by Emily Townsend
We depend on technology more every day. In many ways technology is creating a disconnect between the physical and the virtual world. We can go on a dinner date or we can just go on an online dating app; we can pick up the daily paper or instead open up an online news source. However, could we use technology to grow our own food just as easily as ordering it online? After three informative presentations from Valerie Song, Nicholas Perrin, and Michael Moll, it’s evident that we can!
Valerie Song from AVA Technologies shared the work that this Agri-Tech company is doing to bring food production into homes. Currently, 54% of people are not growing their own food, but AVA Technologies is working to change this through their innovative AVA Byte. The AVA Byte is a smart garden that allows any individual to grown fresh ingredients year-round. It is a soil and pesticide-free compact system that uses smart sensing technology to automatically adjust watering and lighting. So whether you’re a farmer or a computer programmer, the AVA Byte lets you grow that missing ingredient you can’t find anywhere, with little hassle.
Nicholas Perrin from EarthForwards is looking to use technology as a tool for developing direct relationships between producers and consumers. EarthForwards wants to “create an end-to-end food experience” where retailers and farmers would get a limited online credit based on the amount of food produced. With direct information of what farmers can and are producing, grocery stores could become crowdfunding platforms for the local economy and contribute to a less wasteful and more equitable distribution of food.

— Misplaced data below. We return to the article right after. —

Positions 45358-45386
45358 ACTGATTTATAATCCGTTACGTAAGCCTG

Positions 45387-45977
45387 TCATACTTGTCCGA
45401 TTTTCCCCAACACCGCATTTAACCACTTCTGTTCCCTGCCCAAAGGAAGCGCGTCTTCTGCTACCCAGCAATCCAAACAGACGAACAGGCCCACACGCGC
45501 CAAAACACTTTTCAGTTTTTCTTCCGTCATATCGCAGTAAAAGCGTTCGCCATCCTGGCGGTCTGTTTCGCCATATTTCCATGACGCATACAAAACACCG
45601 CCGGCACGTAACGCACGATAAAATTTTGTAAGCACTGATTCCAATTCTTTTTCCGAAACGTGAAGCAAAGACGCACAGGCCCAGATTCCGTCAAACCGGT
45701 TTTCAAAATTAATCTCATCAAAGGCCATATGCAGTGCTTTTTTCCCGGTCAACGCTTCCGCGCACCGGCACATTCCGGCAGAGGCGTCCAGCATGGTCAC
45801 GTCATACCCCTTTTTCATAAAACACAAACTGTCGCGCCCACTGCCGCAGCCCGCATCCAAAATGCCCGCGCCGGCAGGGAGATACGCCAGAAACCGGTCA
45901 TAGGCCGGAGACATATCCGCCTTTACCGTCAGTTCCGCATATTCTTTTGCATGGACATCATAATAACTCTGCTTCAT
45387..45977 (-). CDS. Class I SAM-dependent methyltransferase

Michael Moll from My Green Space has developed his own website and phone application to help individuals “grown food with confidence”. With his experience growing up in agriculture-focused Kenya and moving to technology-oriented Vancouver, Michael noticed that he could use these two experiences to help people grow their own food. With My Green Space anyone can create a garden with complete guidance. The application eliminates points of failure by giving personalized instructions about all the necessary materials and information to grow your own garden.
Monday night was a night of delicious food and insightful conversation! We thank Be Fresh for a delicious vegetarian meal, as well as Valerie, Nicholas, and Michael for three inspiring presentations. As problems with our food increase and technology advances, we must, not only understand the problems, but also the solutions that technology can provide for our current food system.